The Irony Tower: Soviet Artists in a Time of Glasnost
  • 540 ₽
  • 480 ₽
  • Year: 2013
  • Language: Russian
  • Publisher: Ad Marginem
  • ISBN: 9785911031626
  • Page: 496
  • Cover: paperback

This book by the American writer and journalist Andrew Solomon looks at the community of Soviet artists during perestroika. These are the memoirs of an American who knew the main personalities of unofficial art during the 1980s and 1990s.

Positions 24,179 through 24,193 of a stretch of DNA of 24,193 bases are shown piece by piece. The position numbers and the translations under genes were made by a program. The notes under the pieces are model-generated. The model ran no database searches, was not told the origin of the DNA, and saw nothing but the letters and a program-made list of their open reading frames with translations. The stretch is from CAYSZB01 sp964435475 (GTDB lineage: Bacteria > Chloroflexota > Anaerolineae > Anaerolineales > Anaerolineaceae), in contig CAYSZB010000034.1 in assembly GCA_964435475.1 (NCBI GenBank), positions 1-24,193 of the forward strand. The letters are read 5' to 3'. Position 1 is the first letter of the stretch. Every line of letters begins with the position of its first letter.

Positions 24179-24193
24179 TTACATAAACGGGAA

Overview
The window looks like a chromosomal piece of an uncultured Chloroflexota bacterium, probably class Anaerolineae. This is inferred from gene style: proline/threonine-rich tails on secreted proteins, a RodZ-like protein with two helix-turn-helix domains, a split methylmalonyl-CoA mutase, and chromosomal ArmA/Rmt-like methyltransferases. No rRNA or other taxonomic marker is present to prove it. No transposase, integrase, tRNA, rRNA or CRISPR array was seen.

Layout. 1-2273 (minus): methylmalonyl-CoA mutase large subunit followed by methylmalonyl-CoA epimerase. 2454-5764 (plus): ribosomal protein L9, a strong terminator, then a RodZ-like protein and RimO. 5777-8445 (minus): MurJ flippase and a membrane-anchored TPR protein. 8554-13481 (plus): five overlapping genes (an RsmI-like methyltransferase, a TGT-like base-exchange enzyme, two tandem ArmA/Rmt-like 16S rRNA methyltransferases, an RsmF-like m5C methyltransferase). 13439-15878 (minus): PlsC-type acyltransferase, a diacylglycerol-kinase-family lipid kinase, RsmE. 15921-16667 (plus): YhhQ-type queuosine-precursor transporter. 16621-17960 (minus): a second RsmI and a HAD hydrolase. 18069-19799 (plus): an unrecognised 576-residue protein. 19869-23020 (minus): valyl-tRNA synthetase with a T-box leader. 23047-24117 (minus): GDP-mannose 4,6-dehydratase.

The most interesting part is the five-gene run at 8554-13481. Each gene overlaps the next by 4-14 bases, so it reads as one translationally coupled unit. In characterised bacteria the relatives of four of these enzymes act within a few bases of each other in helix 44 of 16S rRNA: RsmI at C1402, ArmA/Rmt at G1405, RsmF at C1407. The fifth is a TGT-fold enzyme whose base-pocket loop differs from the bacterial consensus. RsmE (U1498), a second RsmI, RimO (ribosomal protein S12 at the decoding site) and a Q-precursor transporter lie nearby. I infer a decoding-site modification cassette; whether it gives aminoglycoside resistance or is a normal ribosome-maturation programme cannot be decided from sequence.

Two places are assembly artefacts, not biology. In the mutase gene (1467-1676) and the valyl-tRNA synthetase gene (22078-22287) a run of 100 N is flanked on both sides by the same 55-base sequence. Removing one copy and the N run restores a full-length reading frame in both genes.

Solomon was present at the Sotheby’s auction, held in Moscow in 1988, which introduced to the West a generation of non-conformist Soviet artists. He had entered by chance into the very heart of the unofficial Soviet art, the famous squat in Furmanny Lane that housed a warren of artists’ studios. There, he met in person the prominent figures of the underground art scene, including Konstantin Zvezdochetov, Vadim Zakharov, Dmitry Prigov, Josif Bakshteyn, Andrey Monastyrskiy, and Sven Gundlakh. For several years, Solomon would associate with Russian non-conformists both in the Soviet Union and in the West, and eventually wrote this book about the Glasnost-era artistic community.

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